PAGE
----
QFS supports the notion of chunk placement groups which force chunk replicas to specific nodes or groups of nodes. This prevents all of the replicas for a given chunk from being placed on the same node, as the failure of such a node would mean the loss of that chunk.

In the example above, three placement groups have been denoted, one for each chunk replica. The metaServer.rackPrefixes configuration parameter is used to organize placement groups.

Configuration

MetaServer.prp
# port used by clients to connect to the metaserver
metaServer.clientPort = 20000

# port used by chunk servers to connect to the metaserver
metaServer.chunkServerPort = 30000

# chunk placement groups by IP address or first three octets
metaServer.rackPrefixes = 192.168.1.1 1   192.168.1.2 2 192.168.1.3 3

# create new file system if no transaction logs or checkpoints are found
metaServer.createEmptyFs = 1

# location to write transaction logs
metaServer.logDir = /home/qfsm/transaction_logs

# location to write checkpoints, this needs be pruned periodically
metaServer.cpDir = /home/qfsm/checkpoint

# unique cluster id
metaServer.clusterKey = my-fs-unique-identifier
ChunkServer.prp
# address of the metaserver, host names should not be used
chunkServer.metaServer.hostname 192.168.0.1

# metaserver port for chunk server to use
chunkServer.metaServer.port = 30000

# chunk server client listener port
chunkServer.clientPort = 22000

# locations to store chunk data, independent spindles should be
used
chunkServer.chunkDir = /mnt/data0 /mnt/data1

# unique cluster id
chunkServer.clusterKey = my-fs-unique-identifier
Notes
  • DNS based host names are not supported; instead, IPv4 addresses should be used.
  • The metaserver checkpoint directory (metaServer.cpDir) needs to be periodically pruned. Each checkpoint file will be approximately the size of the file system image in memory.
  • The clusterKey parameters must match across all chunk servers and the metaserver they communicate with. This allows a given node to host chunk servers for multiple QFS file systems, as long as each has its own metaserver and clusterKey.

Using Reed-Solomon Encoding

Using Reed-Solomon encoding for fault tolerance is far more space efficient than replication. Rather than writing multiple copies of each chunk, the client library generates parity information that allows the chunk to be reconstructed and then stripes that information across other chunks. This efficiency comes at the cost of increased recovery bandwidth, or the time it takes to reconstruct a given chunk; since a copy of the lost chunk is not sitting around waiting to be utilized, it must be reconstructed from the remaining data stripes which takes more time and bandwidth.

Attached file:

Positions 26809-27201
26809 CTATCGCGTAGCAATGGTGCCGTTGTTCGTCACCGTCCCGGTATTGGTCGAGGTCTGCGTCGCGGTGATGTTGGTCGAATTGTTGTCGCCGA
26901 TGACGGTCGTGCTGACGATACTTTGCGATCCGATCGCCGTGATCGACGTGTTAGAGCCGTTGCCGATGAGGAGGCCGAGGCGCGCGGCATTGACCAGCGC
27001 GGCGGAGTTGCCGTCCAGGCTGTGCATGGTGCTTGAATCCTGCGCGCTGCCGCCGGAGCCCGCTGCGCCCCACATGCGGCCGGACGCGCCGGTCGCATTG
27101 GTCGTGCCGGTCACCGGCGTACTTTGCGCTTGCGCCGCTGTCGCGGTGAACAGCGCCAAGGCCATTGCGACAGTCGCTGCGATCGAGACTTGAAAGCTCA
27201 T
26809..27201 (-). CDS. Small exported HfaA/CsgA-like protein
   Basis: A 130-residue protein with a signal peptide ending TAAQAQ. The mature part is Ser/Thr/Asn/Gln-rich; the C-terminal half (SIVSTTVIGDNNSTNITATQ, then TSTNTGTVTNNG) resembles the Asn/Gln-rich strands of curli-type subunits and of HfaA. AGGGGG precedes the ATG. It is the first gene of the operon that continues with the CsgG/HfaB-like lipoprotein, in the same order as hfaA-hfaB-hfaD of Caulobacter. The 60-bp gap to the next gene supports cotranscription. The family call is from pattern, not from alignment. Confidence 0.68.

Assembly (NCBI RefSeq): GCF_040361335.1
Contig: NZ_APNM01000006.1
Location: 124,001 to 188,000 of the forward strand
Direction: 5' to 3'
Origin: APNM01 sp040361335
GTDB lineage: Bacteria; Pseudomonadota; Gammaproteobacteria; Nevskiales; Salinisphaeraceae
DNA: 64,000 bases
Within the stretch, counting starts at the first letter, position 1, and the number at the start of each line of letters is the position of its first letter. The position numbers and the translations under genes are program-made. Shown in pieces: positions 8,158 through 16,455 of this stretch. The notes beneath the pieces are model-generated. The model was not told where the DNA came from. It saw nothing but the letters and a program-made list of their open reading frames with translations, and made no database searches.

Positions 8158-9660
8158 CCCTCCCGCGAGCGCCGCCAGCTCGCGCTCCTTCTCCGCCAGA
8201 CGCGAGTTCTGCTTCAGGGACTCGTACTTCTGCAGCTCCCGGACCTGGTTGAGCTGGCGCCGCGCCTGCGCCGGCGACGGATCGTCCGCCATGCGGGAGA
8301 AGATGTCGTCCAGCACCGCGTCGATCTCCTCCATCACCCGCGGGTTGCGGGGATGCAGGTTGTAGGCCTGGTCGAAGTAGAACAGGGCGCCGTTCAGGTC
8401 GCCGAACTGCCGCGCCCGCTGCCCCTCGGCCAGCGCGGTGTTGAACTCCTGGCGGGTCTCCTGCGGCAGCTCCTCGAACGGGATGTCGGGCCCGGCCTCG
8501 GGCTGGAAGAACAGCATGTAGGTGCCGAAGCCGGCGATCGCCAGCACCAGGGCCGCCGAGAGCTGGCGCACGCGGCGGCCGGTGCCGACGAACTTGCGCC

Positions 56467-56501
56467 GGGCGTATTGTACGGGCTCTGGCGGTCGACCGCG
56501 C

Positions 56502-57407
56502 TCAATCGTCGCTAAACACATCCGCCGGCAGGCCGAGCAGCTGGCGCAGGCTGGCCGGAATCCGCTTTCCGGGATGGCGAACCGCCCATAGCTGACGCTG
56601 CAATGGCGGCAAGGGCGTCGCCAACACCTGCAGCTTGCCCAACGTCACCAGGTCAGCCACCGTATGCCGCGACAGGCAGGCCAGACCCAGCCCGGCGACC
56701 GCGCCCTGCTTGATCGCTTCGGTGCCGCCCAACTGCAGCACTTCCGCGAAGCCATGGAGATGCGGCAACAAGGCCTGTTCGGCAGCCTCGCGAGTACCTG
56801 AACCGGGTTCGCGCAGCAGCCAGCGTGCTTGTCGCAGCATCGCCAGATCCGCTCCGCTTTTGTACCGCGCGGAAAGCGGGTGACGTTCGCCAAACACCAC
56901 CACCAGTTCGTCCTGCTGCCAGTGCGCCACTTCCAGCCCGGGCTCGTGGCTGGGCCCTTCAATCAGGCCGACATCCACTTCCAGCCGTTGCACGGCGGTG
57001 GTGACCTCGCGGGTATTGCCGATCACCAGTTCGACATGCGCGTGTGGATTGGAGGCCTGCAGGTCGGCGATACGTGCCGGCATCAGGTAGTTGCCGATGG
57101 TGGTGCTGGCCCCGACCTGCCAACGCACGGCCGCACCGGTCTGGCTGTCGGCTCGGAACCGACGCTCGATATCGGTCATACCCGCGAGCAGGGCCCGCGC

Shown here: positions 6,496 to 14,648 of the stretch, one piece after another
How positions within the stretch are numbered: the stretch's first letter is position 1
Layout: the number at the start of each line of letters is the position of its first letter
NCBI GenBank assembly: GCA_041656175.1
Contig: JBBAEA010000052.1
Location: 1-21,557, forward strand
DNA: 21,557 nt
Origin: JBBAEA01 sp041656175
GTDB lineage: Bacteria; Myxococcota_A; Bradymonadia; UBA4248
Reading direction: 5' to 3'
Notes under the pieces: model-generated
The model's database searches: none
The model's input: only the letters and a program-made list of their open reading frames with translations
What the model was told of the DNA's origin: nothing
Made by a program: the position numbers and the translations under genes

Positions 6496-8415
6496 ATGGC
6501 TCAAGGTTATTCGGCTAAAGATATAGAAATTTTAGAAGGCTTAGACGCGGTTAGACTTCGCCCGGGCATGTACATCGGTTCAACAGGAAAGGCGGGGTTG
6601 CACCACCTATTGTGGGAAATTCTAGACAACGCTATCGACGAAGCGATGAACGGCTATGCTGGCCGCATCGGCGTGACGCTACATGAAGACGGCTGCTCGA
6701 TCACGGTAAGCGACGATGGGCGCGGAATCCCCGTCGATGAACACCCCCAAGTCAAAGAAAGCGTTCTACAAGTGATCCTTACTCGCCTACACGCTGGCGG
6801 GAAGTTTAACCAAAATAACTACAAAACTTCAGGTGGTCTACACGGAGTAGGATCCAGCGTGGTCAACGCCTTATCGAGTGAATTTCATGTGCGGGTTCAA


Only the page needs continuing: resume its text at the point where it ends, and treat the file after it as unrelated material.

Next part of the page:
In this example, the minimum sized Reed-Solomon cluster equivalent to replication 4 is configured.

NOTE: This configuration does not preclude the use of chunk replication, as the client sets the fault tolerance of each file individually when it is created.

Reed-Solomon <rs k,m+n>

Value Description
k replication factor, normally 1 with n 3, and more than 1 with n == 0
m data stripe count, valid range is 1 to 64 with n == 3, and 255 with n == 0
n recovery stripe count, only 0 and 3 are presently valid, with n == 0 pure striping -- no recovery

Currently the only extensively tested encodings are <rs 1,6+3> and replication 3 (expressed as <rs 3,6+0>). QFS supports increasing the number of data stripes in order to reduce the overhead of extra storage space added by the recovery data stripes. However, regardless of how many data stripes you use, qfs still only supports either 0 or 3 recovery stripes for all the data stripes. This means that the same number of recovery stripes are responsible for a larger number of data stripes.

Replication vs Reed-Solomon